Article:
Featured Fellow: Dr. Bob Rowe PT, DPT, DMT, MHS, FAAOMPT

Dr. Bob Rowe is the Executive Director of Brooks Institute of Higher Learning (Brooks IHL) within the Brooks Health System located in Jacksonville, FL. His responsibilities includes directing the 6 PT residency, 1 OT Fellowship, and 1 OMPT Fellowship programs currently operating within Brooks.  As the Executive Director of the Brooks IHL he oversees the team that manages all CEU courses developed and/or implemented within Brooks, the Brooks Student Internship Program, and all professional development activities for all clinical staff within Brooks Rehabilitation.  

Dr. Rowe received his PT degree at LSUHSC in 1985 and completed his Master of Health Science in PT in 1994 at LSUHSC.  He completed an Orthopaedic Manual PT Fellowship through the Ola Grimsby Institute (OGI) in 1999 and in 2001 completed his Doctor of Manual Therapy (DMT) degree through the OGI.  In May 2007, Dr. Rowe completed his t-DPT through MGH IHP.  Dr. Rowe is a nationally recognized speaker in the areas of musculoskeletal patient management, advocacy, and professional issues/leadership.  

Dr. Rowe began a three year term in June 2015 as a Director on the APTA Board of Directors. He completed a 6 year term in 2015 as the President of the American Academy of Orthopaedic Manual Physical Therapists (AAOMPT) and he continues to serve as the AAOMPT MO Delegate to IFOMPT.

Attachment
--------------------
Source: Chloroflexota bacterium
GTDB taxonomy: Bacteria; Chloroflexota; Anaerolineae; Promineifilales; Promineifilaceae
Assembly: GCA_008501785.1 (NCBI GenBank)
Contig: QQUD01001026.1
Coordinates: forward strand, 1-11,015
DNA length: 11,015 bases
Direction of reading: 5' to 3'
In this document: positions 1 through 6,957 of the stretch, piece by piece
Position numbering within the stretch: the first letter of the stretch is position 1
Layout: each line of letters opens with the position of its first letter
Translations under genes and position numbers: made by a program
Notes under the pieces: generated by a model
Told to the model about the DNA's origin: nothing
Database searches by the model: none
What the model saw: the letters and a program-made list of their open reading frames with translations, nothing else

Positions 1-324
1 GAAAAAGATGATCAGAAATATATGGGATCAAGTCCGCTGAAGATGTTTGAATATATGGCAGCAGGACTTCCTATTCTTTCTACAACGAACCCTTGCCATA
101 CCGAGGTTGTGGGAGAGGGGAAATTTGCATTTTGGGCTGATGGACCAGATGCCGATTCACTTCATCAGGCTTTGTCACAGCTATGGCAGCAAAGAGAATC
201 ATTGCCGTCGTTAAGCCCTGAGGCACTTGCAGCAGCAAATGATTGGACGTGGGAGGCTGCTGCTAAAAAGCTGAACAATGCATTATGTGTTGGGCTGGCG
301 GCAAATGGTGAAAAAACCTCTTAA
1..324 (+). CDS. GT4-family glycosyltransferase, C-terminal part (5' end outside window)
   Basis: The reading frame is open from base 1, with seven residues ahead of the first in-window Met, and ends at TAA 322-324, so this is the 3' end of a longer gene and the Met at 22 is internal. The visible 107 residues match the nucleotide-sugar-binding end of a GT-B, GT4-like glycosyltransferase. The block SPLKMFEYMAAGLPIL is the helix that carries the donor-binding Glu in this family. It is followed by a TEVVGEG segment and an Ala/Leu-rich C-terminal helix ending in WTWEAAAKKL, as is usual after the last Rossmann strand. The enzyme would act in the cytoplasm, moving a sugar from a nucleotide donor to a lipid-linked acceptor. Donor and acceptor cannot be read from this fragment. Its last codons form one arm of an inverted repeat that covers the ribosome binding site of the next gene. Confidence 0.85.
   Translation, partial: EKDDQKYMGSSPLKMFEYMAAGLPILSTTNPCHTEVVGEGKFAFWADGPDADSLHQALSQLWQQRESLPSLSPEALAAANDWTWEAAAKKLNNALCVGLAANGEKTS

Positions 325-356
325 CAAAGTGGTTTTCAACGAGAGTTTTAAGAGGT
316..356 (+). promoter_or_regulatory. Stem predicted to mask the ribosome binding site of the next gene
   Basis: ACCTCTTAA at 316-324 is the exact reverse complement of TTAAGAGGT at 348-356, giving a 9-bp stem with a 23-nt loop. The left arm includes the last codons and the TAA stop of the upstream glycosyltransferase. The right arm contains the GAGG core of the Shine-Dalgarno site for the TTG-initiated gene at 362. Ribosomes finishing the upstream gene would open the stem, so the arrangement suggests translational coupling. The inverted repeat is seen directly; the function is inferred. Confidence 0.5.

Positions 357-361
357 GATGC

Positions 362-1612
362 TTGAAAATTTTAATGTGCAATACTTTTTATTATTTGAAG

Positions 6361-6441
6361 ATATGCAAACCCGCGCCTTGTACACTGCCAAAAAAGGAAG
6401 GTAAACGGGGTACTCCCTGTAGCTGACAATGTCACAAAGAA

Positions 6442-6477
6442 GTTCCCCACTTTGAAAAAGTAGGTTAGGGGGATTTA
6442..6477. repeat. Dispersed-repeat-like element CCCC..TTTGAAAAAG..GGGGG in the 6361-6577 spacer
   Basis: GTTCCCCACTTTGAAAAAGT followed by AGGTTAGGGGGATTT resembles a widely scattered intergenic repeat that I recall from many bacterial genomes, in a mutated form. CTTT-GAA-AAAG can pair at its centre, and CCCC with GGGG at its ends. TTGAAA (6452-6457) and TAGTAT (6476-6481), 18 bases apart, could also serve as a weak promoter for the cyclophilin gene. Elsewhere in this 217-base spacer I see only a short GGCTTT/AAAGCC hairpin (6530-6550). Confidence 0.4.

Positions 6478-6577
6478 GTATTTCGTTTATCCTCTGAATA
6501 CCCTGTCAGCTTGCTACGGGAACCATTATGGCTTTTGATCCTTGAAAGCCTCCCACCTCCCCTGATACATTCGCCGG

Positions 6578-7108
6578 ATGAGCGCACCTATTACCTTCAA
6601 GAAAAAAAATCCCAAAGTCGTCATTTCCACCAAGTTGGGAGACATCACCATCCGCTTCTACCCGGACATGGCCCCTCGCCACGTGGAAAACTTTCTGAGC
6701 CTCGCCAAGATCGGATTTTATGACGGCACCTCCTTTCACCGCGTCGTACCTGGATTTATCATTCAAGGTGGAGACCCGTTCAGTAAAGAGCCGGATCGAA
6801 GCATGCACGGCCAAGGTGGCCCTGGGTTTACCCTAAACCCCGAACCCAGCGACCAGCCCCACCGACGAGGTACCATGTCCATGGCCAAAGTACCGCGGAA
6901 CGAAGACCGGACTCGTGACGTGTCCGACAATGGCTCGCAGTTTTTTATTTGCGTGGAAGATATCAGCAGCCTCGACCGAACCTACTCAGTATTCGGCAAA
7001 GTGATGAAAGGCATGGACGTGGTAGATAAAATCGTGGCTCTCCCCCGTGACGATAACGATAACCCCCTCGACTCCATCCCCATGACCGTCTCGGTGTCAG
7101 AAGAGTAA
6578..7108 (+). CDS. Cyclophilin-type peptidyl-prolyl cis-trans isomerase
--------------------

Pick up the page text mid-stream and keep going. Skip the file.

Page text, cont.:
Previously, Dr. Rowe served a four year term on the APTA American Board of Physical Therapy Residency and Fellowship Education (ABPTRFE) that began in July 2008 and continued to serve as a site reviewer for the Accreditation Services Committee (a subcomponent of the ABPTRFE) until June 2015. He served as the Chair of the Orthopaedic Section’s Practice Committee from 2004-2010. He served for 15 consecutive years as a Delegate to the APTA House of Delegates for the Louisiana Chapter (2001-2004), the Orthopaedic Section (2004-2010), and the Florida Chapter (2010-2015).  Dr. Rowe has served on the APTA Manipulation Task Force since 2001 and served on the APTA POPTS Task Force from 2004-2007. In 2009 Dr. Rowe completed 5 years of service as an appointed member to the APTA Advisory Panel on Practice and served as the Chair for the final year.  In 2013, he began service as a member of the APTA Awards Sub-committee for selection of the McMillan and Maley Lecture awards and completed that service in 2015.

Dr. Rowe is a recipient of the APTA Lucy Blair Distinguished Service, the AAOMPT Mennell Distinguished Service Award, the Dave Warner Distinguished Service Award (Louisiana Physical Therapy Association), and the Louisiana State University Health Sciences Center Award for Excellence in Research, Education, Patient Care, and Community Outreach.